With the pandemic causing business closures and economic hardship, many are facing unemployment and added financial strain. Reworking budgets, cutting back, and taking advantage of loan deferment programs are important steps many have started to take as they try to figure out what their financial future looks like. Now is a critical time to reevaluate your options, make adjustments, and assess your financial plan—and we have ideas to help.
1. Evaluate your spending: Before you make any big moves, it’s critical to know where your money is going. Determine what you’re spending on fixed expenses—like car payments, utilities, and your mortgage or rent—and then add up what you’re spending on discretionary expenses, like monthly subscriptions you don’t need, non-essential clothes, etc. Once you’ve written your expenses out, you can identify the easiest spots to reduce spending in the coming weeks and months, and you can potentially use that money to pay for fixed expenses or build up your emergency savings funds.
2. Negotiate your bills and loans: If you’re having trouble making your loan payments, work with your mortgage and car lenders to explain your situation and identify any loan deferment or payment programs available. Many companies, including credit card providers and banks, are offering helpful solutions during these trying times. It may also be worth reaching out to your monthly service providers, like your phone and internet providers, to see if they will consider lowering your monthly payment for you. Every bit helps! It’s important to remember that missing payments can negatively impact your credit score going forward.
3. Look at your tax withholdings: If you’re still working, or even working reduced hours, you may want to check and see how much you’re currently withholding from your income. Now may be a good time to reduce those withholdings. If you’ve lost your job and you’re filing for unemployment, you could consider reducing your withholding to zero. Just know this means you may owe more money when your 2020 taxes roll around, but you’ll have more money in your pocket now.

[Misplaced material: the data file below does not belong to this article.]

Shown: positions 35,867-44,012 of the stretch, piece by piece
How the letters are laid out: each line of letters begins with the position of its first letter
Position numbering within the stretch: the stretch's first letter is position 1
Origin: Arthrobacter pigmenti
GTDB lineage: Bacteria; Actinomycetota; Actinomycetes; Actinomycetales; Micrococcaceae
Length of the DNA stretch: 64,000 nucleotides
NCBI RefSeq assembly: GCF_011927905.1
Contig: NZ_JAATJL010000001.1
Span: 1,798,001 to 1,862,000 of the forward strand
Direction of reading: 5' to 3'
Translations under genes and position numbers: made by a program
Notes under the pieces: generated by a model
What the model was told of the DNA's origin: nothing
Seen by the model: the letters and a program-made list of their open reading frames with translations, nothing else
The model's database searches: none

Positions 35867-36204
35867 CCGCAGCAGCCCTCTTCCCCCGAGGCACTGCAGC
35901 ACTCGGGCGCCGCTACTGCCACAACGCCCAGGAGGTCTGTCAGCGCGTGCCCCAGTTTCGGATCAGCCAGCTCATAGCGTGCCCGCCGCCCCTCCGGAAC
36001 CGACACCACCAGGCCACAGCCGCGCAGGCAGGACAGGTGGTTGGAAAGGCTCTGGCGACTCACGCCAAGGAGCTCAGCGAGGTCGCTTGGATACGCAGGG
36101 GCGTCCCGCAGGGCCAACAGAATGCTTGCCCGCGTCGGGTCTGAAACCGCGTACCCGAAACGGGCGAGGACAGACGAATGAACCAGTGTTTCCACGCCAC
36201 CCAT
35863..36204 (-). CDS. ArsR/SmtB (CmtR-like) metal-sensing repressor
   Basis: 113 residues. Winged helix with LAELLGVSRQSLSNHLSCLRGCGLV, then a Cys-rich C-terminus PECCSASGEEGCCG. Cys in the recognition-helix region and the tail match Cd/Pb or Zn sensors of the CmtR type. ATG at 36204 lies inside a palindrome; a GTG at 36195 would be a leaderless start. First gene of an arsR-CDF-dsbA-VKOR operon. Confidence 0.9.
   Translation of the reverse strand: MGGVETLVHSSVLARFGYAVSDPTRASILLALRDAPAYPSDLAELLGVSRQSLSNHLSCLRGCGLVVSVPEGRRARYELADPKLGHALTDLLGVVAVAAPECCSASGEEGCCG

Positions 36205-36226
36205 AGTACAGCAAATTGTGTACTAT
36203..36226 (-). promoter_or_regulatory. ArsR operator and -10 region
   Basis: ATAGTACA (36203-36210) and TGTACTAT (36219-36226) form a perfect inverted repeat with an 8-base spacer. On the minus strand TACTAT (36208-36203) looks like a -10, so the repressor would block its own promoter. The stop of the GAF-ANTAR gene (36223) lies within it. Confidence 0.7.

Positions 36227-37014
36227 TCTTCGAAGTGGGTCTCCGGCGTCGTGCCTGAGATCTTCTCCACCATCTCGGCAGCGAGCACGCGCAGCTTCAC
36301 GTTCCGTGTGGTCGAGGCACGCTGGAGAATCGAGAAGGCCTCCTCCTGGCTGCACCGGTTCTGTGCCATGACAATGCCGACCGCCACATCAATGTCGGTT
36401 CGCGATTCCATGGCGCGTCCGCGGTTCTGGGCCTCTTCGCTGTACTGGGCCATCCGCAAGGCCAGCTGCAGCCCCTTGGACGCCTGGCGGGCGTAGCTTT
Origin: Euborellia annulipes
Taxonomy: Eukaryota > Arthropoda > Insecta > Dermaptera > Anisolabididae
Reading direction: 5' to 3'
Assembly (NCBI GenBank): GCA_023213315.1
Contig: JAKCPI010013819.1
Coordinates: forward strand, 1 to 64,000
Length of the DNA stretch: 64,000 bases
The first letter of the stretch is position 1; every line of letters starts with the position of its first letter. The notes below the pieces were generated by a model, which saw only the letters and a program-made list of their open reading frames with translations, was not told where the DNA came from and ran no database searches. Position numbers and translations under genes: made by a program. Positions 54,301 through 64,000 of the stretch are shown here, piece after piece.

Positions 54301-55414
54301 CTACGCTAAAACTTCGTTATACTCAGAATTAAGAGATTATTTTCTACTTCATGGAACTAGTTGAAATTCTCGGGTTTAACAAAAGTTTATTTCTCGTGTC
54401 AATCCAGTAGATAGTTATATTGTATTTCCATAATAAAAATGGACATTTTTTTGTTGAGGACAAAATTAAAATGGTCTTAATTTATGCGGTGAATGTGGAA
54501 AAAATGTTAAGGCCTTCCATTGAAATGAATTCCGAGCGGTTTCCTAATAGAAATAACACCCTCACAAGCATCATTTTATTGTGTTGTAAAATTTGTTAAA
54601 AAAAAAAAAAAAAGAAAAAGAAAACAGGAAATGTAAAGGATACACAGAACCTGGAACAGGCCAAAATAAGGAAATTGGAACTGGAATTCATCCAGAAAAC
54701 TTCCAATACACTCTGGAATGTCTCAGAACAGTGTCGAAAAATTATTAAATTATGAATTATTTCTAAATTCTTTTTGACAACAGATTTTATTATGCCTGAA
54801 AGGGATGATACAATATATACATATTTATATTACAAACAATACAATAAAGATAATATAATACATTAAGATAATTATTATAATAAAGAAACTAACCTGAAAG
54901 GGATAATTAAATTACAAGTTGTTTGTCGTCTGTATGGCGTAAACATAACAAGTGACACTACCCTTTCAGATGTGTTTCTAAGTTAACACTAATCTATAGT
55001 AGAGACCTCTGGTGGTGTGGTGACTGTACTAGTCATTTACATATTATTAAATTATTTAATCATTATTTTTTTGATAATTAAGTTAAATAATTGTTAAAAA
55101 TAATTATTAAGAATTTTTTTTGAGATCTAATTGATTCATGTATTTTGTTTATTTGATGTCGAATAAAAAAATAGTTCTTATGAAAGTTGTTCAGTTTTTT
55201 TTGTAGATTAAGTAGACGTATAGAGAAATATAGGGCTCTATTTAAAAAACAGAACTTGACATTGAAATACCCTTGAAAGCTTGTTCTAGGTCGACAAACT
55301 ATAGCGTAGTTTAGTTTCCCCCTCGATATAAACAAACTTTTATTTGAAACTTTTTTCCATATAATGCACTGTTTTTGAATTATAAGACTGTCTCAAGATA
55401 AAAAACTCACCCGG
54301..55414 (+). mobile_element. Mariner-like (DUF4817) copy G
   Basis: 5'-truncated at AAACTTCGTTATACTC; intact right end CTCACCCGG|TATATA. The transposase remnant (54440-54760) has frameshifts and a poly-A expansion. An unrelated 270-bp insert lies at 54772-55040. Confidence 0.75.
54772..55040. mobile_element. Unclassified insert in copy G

4. Be honest with your kids: As things change—like cancelled summer vacation plans or fewer meals out—it could be time to sit down with your children for a conversation about what your family is going through. Kids are curious and perceptive, and it can be helpful when you share the reasons why these changes are happening. To get them more involved and engaged, try asking them for their ideas on how your family as a whole can save a little extra money in the months ahead. If you need more tips on talking to your kids about money, check out this article.
5. Consider tapping into that rainy day fund: Have you been building up an emergency fund or have savings set aside for unexpected home expenses? Now may be the time when it’s necessary to tap into those funds to cover life’s essentials, like utilities and food.
6. Prioritize your extra savings: Planning ahead for your children’s education and/or your retirement is a wise financial move. However, if your emergency savings fund is running low and you need extra cash to cover your immediate, fixed expenses, your priorities may change. Although it should be a last resort, it might be time to consider modifying contributions to your 401(k) and/or college savings accounts. But remember—it doesn’t need to be a permanent change. You can always ramp your contributions back up when you’re feeling more financially stable.
As we all hope for the best, we have to handle and prepare for the unknown. These budgeting and savings tactics could help you stay afloat today—so you’re ready to weather whatever tomorrow may bring. If you’re ever in need of additional financial guidance or you have questions about options available to you, we’re here for you 24/7 at 800-860-8821.